Let $G = (E,V)$ be an undirected graph (which can have multiple edges or loops).

Let $k,l,m\colon E\to \mathbb{R}_{\geq 0}$ be three edge-weight functions that satisfy $2k(e) + l(e) + m(e) = 1$ for all edges $e \in E$. Let $D_G(k,l,m) = (V,A)$ be the random digraph obtained from $G$ in the following manner: independently for each edge $e = \{u,v\} \in E$, remove $e$ and replace it with:

- the arc $(u,v)$ with probability $k(e)$;
- the arc $(v,u)$ with probability $k(e)$;
- nothing with probability $l(e)$;
- both arcs $(u,v)$ and $(v,u)$ with probability $m(e)$.

For a choice of root $q \in V$, we say a digraph $D = (V,A)$ is *$q$-connected* if there is a directed path from $q$ to every vertex $v \in V\setminus \{q\}$.

**Proposition:** $\mathrm{Pr}(D_G(k,l,m) \textrm{ is $q$-connected}) = \mathrm{Pr}(D_G(k',l',m') \textrm{ is $q'$-connected})$ if $k(e) + l(e) = k'(e) + l'(e)$ for every edge $e \in E$.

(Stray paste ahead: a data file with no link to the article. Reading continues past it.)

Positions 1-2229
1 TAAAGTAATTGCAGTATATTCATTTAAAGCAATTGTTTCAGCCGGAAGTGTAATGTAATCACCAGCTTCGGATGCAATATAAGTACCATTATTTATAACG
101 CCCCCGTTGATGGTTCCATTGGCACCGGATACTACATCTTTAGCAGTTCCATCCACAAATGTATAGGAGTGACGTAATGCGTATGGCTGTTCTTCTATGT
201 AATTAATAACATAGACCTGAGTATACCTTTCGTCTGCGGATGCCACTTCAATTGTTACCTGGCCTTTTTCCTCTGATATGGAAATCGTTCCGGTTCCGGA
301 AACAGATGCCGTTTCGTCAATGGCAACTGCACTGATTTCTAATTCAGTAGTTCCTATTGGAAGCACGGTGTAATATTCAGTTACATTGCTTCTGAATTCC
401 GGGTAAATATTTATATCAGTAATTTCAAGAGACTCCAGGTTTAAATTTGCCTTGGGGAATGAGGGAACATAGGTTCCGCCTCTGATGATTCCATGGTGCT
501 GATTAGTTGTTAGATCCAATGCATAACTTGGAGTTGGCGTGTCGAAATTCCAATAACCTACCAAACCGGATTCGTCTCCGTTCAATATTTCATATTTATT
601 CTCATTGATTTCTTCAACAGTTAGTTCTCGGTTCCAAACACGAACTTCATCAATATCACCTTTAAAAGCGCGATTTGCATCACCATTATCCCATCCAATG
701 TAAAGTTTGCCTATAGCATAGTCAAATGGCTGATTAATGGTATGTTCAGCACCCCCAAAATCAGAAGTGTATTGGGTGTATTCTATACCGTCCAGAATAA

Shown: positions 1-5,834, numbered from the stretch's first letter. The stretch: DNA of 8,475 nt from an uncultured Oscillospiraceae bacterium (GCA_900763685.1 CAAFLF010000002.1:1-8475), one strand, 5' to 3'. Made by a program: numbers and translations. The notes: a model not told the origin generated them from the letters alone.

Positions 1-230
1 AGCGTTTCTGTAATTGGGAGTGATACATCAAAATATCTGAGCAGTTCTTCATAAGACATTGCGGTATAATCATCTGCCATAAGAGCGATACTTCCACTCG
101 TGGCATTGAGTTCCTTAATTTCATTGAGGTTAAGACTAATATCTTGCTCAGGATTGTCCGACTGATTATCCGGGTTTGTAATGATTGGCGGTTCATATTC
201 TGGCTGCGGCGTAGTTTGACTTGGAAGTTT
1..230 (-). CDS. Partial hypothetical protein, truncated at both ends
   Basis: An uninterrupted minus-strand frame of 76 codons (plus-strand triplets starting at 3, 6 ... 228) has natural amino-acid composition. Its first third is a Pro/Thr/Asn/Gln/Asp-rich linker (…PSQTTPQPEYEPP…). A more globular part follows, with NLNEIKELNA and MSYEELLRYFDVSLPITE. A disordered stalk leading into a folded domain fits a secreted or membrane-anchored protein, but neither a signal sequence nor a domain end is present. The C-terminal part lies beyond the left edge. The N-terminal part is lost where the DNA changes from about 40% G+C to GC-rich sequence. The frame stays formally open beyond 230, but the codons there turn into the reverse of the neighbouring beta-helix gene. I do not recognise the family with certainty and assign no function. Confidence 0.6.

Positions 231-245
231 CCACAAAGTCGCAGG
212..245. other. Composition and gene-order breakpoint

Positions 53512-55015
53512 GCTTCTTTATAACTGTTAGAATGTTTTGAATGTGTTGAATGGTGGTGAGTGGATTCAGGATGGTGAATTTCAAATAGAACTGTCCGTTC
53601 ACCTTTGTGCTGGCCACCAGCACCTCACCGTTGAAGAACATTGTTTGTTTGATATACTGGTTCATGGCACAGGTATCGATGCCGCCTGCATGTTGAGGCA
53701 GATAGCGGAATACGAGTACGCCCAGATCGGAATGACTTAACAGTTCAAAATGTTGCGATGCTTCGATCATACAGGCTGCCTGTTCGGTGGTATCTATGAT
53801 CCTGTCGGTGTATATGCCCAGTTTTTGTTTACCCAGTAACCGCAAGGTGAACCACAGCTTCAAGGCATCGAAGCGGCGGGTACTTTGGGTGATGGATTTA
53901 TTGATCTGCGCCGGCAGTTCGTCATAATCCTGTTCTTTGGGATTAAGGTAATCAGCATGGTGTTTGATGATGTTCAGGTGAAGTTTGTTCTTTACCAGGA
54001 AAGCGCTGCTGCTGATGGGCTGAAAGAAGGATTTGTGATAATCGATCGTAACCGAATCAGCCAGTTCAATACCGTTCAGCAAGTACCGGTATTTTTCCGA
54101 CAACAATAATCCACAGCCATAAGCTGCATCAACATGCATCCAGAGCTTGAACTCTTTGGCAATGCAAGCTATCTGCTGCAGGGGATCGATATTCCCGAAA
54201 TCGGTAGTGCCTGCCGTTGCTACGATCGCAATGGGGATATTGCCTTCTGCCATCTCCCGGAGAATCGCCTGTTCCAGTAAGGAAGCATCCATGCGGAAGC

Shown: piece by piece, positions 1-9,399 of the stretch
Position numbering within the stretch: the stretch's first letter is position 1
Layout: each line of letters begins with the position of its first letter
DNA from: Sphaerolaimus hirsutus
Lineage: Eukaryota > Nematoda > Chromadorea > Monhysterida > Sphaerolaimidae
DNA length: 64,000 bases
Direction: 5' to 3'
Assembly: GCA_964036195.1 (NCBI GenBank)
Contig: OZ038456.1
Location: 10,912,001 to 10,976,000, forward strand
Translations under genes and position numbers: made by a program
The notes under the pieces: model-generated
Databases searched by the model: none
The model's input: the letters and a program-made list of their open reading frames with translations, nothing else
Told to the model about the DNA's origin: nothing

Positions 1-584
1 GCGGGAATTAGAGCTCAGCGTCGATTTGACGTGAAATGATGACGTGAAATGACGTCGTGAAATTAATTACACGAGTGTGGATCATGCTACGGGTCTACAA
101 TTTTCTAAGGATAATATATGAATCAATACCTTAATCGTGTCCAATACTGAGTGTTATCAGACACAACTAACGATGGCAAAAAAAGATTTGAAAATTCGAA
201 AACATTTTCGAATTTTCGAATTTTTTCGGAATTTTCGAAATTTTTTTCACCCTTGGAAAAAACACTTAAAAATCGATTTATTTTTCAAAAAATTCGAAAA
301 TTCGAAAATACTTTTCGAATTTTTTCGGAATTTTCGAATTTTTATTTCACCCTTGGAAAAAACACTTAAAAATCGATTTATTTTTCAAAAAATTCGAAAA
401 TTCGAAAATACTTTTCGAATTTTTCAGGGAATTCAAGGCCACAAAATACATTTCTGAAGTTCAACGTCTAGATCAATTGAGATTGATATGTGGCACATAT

I know that this proposition is true; it follows from the discussion in Remark 5.4 of this paper. Basically the reason it is true is because both probabilities can be computed via a deletion-contraction recurrence.

But I would like to know if there is a simpler/more conceptual reason why this probability should be independent of the particular distribution $(k,l,m)$ so long as $k(e) + l(e)$ is fixed. (It is pretty easy to see, via ``path-reversals'', why it is independent of the choice of root $q$.)

Here is one heuristic reason why we might expect this probability to depend only on $k(e) + l(e)$. Fix a root $q \in V$. Let us say a cut $C = \{U,W\}$ of $G$ is *bad* for a digraph $D = (V,A)$ if $q \in U$ and there are no arcs from $U$ to $V$ in $D$. Observe that $D$ is $q$-connected iff it has no bad cuts. And the probability a given cut $C$ is bad for $D_G(k,l,m)$ is $\prod_{e \in \mathrm{cutset}(C)} (k(e) + l(e))$. But this is not a rigorous proof that $k(e) + l(e)$ is all that matters because clearly the events of $C$ and $C'$ being bad for $D_G(k,l,m)$ are not independent.